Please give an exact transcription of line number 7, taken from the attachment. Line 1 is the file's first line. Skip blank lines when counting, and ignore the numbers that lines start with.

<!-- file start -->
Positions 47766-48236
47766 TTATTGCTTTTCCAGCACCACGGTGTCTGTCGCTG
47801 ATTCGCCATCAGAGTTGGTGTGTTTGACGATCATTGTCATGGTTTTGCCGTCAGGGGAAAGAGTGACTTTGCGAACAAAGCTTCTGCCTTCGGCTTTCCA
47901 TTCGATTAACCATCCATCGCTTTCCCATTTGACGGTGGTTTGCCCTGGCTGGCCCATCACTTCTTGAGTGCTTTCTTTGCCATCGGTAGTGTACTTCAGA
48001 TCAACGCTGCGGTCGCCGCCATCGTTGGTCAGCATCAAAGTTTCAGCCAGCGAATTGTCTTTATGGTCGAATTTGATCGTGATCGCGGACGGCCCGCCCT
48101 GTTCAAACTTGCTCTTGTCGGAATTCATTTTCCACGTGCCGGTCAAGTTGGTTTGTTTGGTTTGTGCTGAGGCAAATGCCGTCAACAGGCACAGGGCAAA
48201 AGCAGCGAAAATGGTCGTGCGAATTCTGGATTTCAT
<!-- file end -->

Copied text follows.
48201 AGCAGCGAAAATGGTCGTGCGAATTCTGGATTTCAT